In re: Micron Technology, Inc.: Uncertainty Remains in Objections to Patent Venue
November 29, 2017
The Court of Appeals for the Federal Circuit recently decided In re: Micron Technology, Inc. As a consequence, litigators should consider the following points:
- For defendants, delay in raising venue-based defenses can lead to the district court rejecting venue arguments despite the lack of an automatic waiver.
- Plaintiffs should look for issues related to timeliness and waiver when responding to an objection to venue.
- In re: Micron Technology is relevant only to pending cases; in new cases venue defenses still must be raised by defendants in their first responsive filings.
The Supreme Court’s decision in TC Heartland in May, 2017, granted defendants greater control over where patent infringement lawsuits can be filed against them. Left open, however, was a question of whether defendants in cases existing at the time of the decision can still seek to transfer pending actions.
Normally, a defendant that seeks to change venue of a litigation must do so as part of a first responsive filing. If the defendant does not move initially, improper venue claims are normally considered waived unless there is an “intervening change in the law.” The Supreme Court in TC Heartland, however, did not explicitly state whether their decision should be considered just such an “intervening change in law.” The issue posed in was: was TC Heartland an “intervening change of law” that prevents waiver of a venue defense or was the venue defense always available prior to TC Heartland?
On November 15, 2017, in In re: Micron Technology the Federal Circuit ruled that TC Heartland “changed the controlling law in the relevant sense.” The Federal Circuit, therefore, reversed the district court ruling that the defendant’s venue argument had been waived because it was not raised prior to TC Heartland.
Prior to Micron Technology, district courts had been split on the issue of whether the decision in TC Heartland was an 'intervening change in the law.' Some courts ruled that TC Heartland was in fact, such a change because the pertinent patent venue statute has remained unchanged for several decades (since 1948) and because older Supreme Court cases, consistent with TC Heartland, were never directly overruled. Other courts argued that TC Heartland created an unexpected change in patent infringement litigation practices, and that defendants should not have been expected to appeal venue all the way to the Supreme Court in order to challenge decades of accepted jurisprudence.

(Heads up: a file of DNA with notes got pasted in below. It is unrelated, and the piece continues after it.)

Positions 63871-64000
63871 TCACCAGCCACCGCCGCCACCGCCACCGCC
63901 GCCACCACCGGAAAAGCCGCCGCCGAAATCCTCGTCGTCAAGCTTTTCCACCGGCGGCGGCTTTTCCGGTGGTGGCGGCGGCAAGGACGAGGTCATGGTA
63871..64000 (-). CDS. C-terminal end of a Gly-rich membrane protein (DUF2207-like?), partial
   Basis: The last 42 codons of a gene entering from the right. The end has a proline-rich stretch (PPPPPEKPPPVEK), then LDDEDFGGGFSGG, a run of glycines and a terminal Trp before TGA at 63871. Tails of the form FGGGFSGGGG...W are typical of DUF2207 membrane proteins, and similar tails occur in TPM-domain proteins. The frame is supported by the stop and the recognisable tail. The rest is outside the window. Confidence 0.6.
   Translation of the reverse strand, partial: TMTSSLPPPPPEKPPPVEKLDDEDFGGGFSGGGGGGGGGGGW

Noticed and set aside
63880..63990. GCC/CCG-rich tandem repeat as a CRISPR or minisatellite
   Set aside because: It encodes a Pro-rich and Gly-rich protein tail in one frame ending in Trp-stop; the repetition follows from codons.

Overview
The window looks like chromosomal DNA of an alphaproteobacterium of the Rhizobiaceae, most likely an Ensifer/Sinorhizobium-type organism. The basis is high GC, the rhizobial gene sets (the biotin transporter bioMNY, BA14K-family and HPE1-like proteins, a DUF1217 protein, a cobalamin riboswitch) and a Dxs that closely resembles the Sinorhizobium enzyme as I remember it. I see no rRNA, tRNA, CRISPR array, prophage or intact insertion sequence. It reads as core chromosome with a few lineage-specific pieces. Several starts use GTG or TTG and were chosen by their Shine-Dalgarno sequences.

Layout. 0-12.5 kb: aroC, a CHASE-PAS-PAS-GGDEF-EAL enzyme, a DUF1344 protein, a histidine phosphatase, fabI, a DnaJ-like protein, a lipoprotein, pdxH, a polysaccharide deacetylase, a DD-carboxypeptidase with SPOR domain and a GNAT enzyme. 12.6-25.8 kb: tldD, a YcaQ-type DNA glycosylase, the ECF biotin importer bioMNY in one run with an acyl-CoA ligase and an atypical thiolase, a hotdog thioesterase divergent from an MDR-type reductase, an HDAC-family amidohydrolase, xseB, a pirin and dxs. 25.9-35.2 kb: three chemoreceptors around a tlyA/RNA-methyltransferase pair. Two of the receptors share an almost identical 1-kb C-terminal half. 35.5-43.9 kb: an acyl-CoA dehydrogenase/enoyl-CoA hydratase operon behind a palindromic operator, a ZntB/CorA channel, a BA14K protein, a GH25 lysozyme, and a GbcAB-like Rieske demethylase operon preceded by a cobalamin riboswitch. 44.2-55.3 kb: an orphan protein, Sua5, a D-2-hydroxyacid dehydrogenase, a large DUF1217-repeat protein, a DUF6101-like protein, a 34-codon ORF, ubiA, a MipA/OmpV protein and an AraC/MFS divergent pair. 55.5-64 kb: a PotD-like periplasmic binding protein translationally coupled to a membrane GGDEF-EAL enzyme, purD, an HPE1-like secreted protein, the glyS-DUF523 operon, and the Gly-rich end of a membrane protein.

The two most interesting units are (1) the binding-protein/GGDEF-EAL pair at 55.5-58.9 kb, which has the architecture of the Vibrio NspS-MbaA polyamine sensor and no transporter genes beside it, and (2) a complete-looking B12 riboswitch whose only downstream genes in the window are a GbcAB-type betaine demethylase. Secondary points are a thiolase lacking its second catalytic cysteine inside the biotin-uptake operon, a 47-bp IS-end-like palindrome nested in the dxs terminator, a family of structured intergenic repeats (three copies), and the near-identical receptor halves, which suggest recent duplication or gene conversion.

Micron Technology does not provide exhaustive instructions on how venue disputes in pending patent infringement cases should be resolved. While concluding that the Supreme Court’s decision in TC Heartland prevents venue defenses from being waived on grounds that the case did not represent a change in law, the Federal Circuit stated that such a waiver is not the only basis on which a venue defense may be excluded even if the defense may have succeeded on its merits. According to the Federal Circuit, a district court has inherent power to “reasonably” manage its own affairs to achieve orderly and expeditious practices and procedures; at some point in the litigation, defendants can be deemed to have forfeited their ability to object on the basis of improper venue.
While the Federal Circuit does not specify all of the circumstances in which a district court may preserve or find forfeited a right to object to venue under TC Heartland, it did acknowledge that “timeliness” could be a factor, for example, by considering how soon the trial is to be commenced and the length of delay since the defense first became available. Specific instances prior to In re: Micron Technology include denial of requests for writs of mandamus when defendants challenged venue close to trial (e.g. less than three months prior to start).
The Federal Circuit in In re: Micron Technology Inc. appears to largely resolve the ongoing split among district courts by ruling that the Supreme Court’s decision in TC Heartland was an “intervening change in law” that prevented the waiver of an objection to venue in existing cases on that basis. By doing so, however, the Federal Circuit may leave the district courts to develop their own standards and procedures relating to “timeliness” and possibly other factors when adjudicating venue objections. It will be important to follow district courts decisions and how the Federal Circuit judges the “reasonableness” of those developing standards.